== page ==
## Recursion And Iteration

### December 5, 2017

Today’s exercise is about basic programming techniques.

Your task is to pick a function and write two versions of it, one recursive, the other iterative; compare the two versions on readability, programming ease, speed, and any other criteria that are important to you. When you are finished, you are welcome to read or run a suggested solution, or to post your own solution or discuss the exercise in the comments below.

Advertisements

In Python, a Fib implemenation. Seems like iterative is a lot faster, but didn’t really optimize the recursive one that much either.

@Rutger: Your algorithms are not the same. The recursive algorithm takes exponential time, the iterative algorithm takes linear time. You might enjoy this program, which is recursive and takes logarithmic time:

I am a big fan of recursion but, to give the iterative version a

bit more credit, it can be rewritten as follows, avoiding both

the temporary variable and the mutations.

I suppose someone may object that this version is thinly veiled

recursion but another could counter that tail recursion is

thinly veiled iteration. Perhaps more to the point, both the

following version and the two versions in the solution generate

iterative processes in Scheme (to use SICP terminology if I

recall correctly), although two of them are iterative programs

and one recursive.

Rutger: The first algorithm is actually horribly bad: it’s exponential, because all the smaller Fibonacci numbers are recomputed over and over. If you make it recursive with memoization, it’s linear but can still blow up your stack due to the recursion if n is large.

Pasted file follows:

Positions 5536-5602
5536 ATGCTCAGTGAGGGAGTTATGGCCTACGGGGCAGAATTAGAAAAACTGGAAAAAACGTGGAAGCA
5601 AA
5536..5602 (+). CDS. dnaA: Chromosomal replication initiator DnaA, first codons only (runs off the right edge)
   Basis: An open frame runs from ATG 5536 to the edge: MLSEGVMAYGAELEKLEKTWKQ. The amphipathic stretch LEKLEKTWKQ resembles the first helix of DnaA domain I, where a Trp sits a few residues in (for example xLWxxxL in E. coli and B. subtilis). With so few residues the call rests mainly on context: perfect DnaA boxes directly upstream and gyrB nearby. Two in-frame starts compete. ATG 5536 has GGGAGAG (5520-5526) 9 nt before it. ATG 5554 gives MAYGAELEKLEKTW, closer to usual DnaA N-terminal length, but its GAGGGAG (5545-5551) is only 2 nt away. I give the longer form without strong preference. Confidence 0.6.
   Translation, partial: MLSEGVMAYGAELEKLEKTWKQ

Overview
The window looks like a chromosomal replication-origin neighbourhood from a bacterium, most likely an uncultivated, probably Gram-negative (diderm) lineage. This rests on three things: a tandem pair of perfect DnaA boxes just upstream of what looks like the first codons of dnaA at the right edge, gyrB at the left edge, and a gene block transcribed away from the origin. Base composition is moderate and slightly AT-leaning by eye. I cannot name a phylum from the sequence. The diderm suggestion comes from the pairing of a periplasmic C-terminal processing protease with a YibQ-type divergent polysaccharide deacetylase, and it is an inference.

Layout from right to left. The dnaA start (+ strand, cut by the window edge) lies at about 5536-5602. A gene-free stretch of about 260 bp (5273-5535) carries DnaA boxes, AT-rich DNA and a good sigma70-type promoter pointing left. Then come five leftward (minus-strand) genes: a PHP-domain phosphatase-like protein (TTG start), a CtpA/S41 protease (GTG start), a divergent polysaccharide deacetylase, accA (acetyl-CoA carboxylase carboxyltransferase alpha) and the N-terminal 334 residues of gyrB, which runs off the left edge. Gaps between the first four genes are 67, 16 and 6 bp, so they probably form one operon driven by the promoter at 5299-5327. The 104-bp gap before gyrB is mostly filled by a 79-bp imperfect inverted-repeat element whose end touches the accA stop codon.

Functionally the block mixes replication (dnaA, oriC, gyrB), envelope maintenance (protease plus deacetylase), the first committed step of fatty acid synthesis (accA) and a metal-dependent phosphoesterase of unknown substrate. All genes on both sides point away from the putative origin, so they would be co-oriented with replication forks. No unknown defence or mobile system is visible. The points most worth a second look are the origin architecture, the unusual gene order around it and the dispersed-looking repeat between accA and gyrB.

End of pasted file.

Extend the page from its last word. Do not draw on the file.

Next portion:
@chaw: You don’t need min and max. If m < n, the first call swaps them.

I used the temporary variable in the iterative version on purpose, because it is needed in languages that don’t allow simultaneous assignment.

A tail call is just a goto combined with a simultaneous reassignment of local variables. The reassignment part can make code clearer and less error-prone (since we are less likely to forget to modify a variable appropriately) but really both are just different ways of expressing the same underlying computation.

Converting a non-tail recursion into an iterative form can be interesting though. Here’s the naive fibonacci implementation, in Javascript:

Neither recursive call is in tail position, but we can build up the final result in an accumulating parameter, passed between the two calls:

Now one call is in tail position and can fix the other with an explicit continuation function:

To get properly iterative, we can replace the continuation functions with a stack (containing the stored values of n), use an explicit loop and in-place modification everywhere:

As people have observed, this is still a terrible way to compute the fibonacci numbers.

Here’s a solution in Java for serializing an XML tree. The iterative version uses a stack.

Output:

It appears there was a problem in the html code i pasted.

Here’s another attempt, this time escaping the angle brackets with backslashes.

Output:

Here’s another attempt, this time adding “sourcecode” markup.

SerializeIterative:

SerializeRecursive: